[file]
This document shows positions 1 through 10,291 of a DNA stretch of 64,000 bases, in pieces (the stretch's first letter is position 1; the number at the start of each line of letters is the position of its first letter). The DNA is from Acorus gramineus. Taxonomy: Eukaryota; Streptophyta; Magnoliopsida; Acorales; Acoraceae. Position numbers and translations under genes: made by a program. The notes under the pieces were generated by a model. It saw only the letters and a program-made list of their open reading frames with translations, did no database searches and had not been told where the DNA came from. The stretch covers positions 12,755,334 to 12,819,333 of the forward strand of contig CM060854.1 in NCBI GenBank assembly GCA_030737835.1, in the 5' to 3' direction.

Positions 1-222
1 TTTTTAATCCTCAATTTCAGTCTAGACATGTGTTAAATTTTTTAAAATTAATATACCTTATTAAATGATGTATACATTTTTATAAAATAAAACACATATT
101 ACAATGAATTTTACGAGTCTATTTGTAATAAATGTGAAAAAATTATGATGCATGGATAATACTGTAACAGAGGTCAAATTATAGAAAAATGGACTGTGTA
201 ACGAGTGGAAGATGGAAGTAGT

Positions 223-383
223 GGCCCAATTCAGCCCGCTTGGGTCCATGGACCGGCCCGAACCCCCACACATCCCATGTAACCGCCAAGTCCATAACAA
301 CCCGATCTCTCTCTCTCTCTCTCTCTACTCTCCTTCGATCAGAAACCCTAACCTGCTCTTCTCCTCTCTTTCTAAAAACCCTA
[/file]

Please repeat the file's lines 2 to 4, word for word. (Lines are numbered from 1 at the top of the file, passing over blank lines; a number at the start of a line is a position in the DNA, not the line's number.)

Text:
Positions 1-222
1 TTTTTAATCCTCAATTTCAGTCTAGACATGTGTTAAATTTTTTAAAATTAATATACCTTATTAAATGATGTATACATTTTTATAAAATAAAACACATATT
101 ACAATGAATTTTACGAGTCTATTTGTAATAAATGTGAAAAAATTATGATGCATGGATAATACTGTAACAGAGGTCAAATTATAGAAAAATGGACTGTGTA